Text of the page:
Summary: Catastrophe strikes, leaving Voyager and her crew all but adrift at the heart of a ravaged solar system. The trouble runs deeper, though, than depleted shields and a damaged hull; something is wrong with her captain - and Chakotay, desperate to save her, will face trials and tests of love and loyalty he has not yet dreamed of.
Characters: Chakotay, Kathryn Janeway, Tom Paris, Harry Kim, B’Elanna Torres, The Doctor, Kes, Tuvok
Despite the best efforts of everyone involved, something truly nasty escaped Earth. They call it giardia, a microscopic organism that their Planetary Protection Officer called “pretty dumb” and “not too bad, really, a week of digestive upset and then it’s over.”
Yes, Earth has a Planetary Protection Officer. They have a Planetary Protection Office, and have had one since they were sending probes around their own solar system. Doctor Ma-et had found it a bit silly, like a child concerned about the cleanliness of their toys, until she learned that the job of the Planetary Protection Office had always been protecting other worlds from Earth.
Just now it occurred to me that CAM’s face-flicking is a weirdly specific inclusion that might come from something else in the real world and be able to tell us something or another. So I googled it because I’m great fun and this is how I spend my time. And yes, it does. And it can.
Face flicking is a test for unconsciousness, used by doctors and medics. I feel like I already knew this fact but hadn’t connected it to the scene. Taking an index or middle finger and flicking the unconscious patient’s face on the upper part of the cheek hits the corneal reflex, which is primed to flinch at the sensation of an impact so close to the eye. It’s an extremely irritating sensation, irritating enough to wake someone up if they’re not fully unconscious, or expose someone who is faking unconsciousness. However if you can flick the face one or two times like this with NO reaction, the patient is properly unconscious.
What’s really nice and EMP-relevant here is that CAM decides to flick his face after John comments for a second time how he “doesn’t understand”. John being uncharacteristically slow on the uptake in this scene was one of the original and most significant “dream-tells” I listed in John’s Choice. So we get John demonstrating how OOC he is, then CAM deciding to perform on him a test for unconsciousness. And by unconscious, I mean dreaming, or at least, part of somebody else’s dream.
A traveller meets the three queens and their kingdoms…
The Queen Of Heaven sits on her throne, surrounded by an absolute perfect vision of loyalty. Grand and mighty, she rules an empire built for centuries to last. Surrounded by warriors, lovers… the world awaits the Queen Of Heaven to conquer and to rule. Believing she lives in the perfect utopia which was of her making, she is a worrisome danger.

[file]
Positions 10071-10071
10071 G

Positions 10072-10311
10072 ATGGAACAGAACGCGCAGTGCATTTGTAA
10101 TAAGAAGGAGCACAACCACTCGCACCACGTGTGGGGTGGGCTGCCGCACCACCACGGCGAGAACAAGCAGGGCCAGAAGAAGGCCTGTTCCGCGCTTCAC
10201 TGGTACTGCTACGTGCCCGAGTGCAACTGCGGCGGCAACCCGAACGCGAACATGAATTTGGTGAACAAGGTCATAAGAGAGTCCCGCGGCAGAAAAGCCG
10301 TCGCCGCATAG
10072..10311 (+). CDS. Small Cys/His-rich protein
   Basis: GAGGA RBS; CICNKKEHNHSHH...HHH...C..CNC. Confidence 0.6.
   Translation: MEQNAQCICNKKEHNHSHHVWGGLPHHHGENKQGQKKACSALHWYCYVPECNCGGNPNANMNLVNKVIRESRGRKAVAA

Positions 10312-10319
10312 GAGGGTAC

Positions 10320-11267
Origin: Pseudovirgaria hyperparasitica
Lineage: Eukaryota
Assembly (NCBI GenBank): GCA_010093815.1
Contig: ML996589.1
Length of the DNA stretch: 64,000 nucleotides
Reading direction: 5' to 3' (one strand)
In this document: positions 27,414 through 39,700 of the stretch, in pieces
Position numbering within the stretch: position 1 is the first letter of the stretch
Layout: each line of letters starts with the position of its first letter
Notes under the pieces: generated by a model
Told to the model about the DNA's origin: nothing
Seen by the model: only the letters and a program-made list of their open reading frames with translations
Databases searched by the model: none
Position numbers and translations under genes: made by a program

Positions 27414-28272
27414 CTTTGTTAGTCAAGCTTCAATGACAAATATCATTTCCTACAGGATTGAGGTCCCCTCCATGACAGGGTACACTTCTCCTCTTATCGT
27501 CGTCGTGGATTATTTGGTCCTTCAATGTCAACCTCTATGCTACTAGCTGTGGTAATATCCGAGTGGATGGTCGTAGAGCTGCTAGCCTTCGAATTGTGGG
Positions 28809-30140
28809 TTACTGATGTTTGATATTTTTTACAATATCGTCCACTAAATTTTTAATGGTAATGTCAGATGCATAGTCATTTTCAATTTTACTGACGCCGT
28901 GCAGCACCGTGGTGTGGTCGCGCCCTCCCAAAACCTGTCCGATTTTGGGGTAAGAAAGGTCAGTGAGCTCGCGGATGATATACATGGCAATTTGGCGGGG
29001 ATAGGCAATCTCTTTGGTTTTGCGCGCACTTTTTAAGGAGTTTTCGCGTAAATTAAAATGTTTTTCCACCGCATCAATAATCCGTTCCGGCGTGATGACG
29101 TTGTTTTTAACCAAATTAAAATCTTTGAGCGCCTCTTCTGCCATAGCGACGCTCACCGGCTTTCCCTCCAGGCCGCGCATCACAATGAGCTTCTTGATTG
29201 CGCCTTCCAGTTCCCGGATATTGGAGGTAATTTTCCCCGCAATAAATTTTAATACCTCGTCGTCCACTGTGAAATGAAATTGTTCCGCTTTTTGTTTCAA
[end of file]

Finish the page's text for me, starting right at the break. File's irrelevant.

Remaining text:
The Queen Of Purgatory is the queen of love, as that motivates her. She’s climbing, forever it seems and facing challenges that test her pride, her wrath and her gluttony. This journey does not doom this queen, but strengthens her to become the Queen she is. She must encounter sinners and saints alike in her journey, and must make key decisions that will determine her fate.
The Queen Of Hell is a tormented soul. Labelled as the Queen Of Hell, she’s lost within her darkness. Her story is one that is tragic and sad, and the Underworld is a twisted, warped place that is mysterious and unknown. Whilst this fears off travellers, the Queen embraces the darkness. She accepts the rejects, the unholy, the sinners and creates a strong army out of it. Her kingdom is as fearful as is its unlikely.
D&D: How to Use Character Arcs as a Dungeon Master
In my previous post on character arcs, I talked about how a player should determine how they want their character’s arc to begin and end. It was from a player’s perspective. But how does a DM write an adventure that will make that player’s arc happen?
First, get the information you need. Ask your players to each determine how their characters will begin the campaign and how they want them to change by the end of it. Then ask for copies of their character’s traits, flaws, ideals, and bonds. Note whether a player’s character is going to die tragically and if they are okay with that. With this information, you can give the players what I call a moral quandary, personalized for their own character’s arc. A moral quandary is giving the player two difficult options that the player must decide how their character would choose. The character should lean to one side of a moral quandary at the beginning of an adventure, but gradually start to lean the other way as their arc comes to completion.
For instance, a cleric might be presented with a choice to kill an evildoer or merely capture them. If the cleric is heading down an arc where their ideal changes from “all life is precious” to “evil must be stopped at all costs” in their character arc is going to make very different choices in that situation depending on where they are on their arc.
Let’s figure out how we can use this info as a DM and where to put moral quandaries using a 9-point story structure. These are not an entire campaign, but you can use each point as a fixed point in the narrative; a story outline based on the characters’ arcs. Plenty of different stuff can happen between each point, but the points must happen to create a robust story.
Call to Action
The player is given an initial call to action. Essentially, a moral quandary disguised as a quest hook. Try to have a separate but related call to action for each player. Ideally, the players should refuse the call to action, as they haven’t been “changed” yet. If they play to their characters’ initial backgrounds and traits, they will refuse the call. You can even enforce this by loading your call with descriptions of how the character is feeling. “You are offended that someone would even offer something so morally reprehensible to you, despite the fact that you could use the money.”
A good-hearted rogue is starting a tragic fall arc and is offered a chance to make millions from some morally questionable actions involving an evil regime, but decides it is wrong. An innocent paladin starting a coming of age arc could be offered a chance to rise against an evil regime, but values their own safety. A studious apprentice wizard starting a corruption arc is offered power in exchange for service to an evil regime, but decides they can get power on their own.
Something happens to force the player to action, whether they are ready or not. Try to come up with an inciting incident that involves all of the players, not just one. The inciting incident can act as where the adventuring party finally meets.
The evil regime in the Call to Action ends up invading the players’ quiet suburb to enforce martial law. The players escape or fight back or else they and their loved ones die or are enslaved. The rogue decides to run from their debts by joining the party. The paladin has seen firsthand what the regime can do, and will now join the party to find someone else who can help them stop it. The wizard seeks out more power to stop the regime.